Nevertheless, he will be laughing all the way to the bank.
Changes to parliamentary entitlements in 2011 meant that, even though parliamentarians lost their taxpayer-funded superannuation, their redundancy payments jumped.
Under the new scheme, a parliamentarian who “retires involuntarily” (in the delicate jargon of the Remuneration Tribunal) is eligible for a ‘resettlement allowance’ of three months of their base salary. If they were a member for more than one full term, that allowance is doubled to six months of their base salary.
Involuntary retirement is defined as losing an election, or losing party endorsement for reasons other than misconduct and choosing not to re-contest the election.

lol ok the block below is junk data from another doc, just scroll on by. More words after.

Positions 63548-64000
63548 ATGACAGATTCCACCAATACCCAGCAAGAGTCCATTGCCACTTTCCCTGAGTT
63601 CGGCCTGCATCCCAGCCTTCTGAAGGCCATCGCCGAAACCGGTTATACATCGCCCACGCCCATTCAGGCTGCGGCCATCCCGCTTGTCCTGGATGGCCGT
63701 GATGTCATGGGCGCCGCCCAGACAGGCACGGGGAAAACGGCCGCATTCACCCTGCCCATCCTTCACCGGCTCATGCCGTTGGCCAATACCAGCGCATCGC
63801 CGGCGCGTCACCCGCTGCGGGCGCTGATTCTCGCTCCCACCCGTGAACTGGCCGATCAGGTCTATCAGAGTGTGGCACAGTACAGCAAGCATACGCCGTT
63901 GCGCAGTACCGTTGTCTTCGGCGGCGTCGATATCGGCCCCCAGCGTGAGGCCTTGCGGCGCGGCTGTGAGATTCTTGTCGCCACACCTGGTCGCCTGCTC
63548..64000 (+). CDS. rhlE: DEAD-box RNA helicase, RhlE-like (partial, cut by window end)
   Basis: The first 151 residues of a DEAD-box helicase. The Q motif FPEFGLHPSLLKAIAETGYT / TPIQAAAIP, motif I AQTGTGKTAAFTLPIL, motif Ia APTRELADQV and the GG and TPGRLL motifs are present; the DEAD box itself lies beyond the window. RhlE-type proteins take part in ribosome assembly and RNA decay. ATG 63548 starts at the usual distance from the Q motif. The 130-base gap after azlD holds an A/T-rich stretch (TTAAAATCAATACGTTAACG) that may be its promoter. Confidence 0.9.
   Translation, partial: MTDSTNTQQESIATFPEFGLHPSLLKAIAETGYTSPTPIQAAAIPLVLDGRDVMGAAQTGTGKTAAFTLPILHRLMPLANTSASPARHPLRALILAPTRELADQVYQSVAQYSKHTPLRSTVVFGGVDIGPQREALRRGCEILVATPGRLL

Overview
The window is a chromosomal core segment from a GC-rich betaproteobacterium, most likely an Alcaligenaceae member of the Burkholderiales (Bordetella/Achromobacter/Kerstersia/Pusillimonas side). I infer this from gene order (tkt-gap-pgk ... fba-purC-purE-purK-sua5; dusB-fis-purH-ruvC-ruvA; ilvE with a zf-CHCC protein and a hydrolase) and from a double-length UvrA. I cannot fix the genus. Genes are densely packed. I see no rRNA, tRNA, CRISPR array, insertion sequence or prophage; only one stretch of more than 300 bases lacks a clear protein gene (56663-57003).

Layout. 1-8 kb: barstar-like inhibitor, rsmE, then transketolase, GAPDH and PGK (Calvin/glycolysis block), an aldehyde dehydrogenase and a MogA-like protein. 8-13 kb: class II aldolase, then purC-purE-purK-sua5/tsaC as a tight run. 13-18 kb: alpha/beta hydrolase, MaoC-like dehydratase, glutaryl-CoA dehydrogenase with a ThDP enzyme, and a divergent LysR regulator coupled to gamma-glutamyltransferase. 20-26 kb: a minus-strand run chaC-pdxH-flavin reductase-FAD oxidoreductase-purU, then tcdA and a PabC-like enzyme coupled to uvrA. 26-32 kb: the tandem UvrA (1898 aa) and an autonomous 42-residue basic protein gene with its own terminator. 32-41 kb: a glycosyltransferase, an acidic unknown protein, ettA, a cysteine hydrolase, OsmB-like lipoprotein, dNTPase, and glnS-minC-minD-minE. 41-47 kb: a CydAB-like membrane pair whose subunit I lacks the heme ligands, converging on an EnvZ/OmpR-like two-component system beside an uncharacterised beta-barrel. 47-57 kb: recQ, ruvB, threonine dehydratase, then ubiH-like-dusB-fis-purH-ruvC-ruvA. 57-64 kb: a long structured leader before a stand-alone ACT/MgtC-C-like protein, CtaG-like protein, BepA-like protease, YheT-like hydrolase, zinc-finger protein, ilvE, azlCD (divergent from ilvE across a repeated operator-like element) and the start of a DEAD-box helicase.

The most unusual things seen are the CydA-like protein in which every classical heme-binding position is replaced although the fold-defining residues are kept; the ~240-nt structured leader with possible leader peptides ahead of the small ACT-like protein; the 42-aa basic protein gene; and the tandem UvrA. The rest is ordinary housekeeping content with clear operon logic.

Since Mr Thomson’s membership of the Labor party was revoked because of his misconduct, he would not qualify under the second limb of the test. He needed to stand for election again, despite facing certain defeat.
Having been defeated, he looks set to carry off six months of his base salary, which comes to around $95 000.
If he gets over 4.0% of the Dobell vote, he will also receive a payment of $2.47 per vote.
That brings Mr Thomson’s taxpayer-funded golden handshake to over $100 000.
Perhaps he can put that towards paying off his credit card bill…
William Shrubb, WasteWatch Intern
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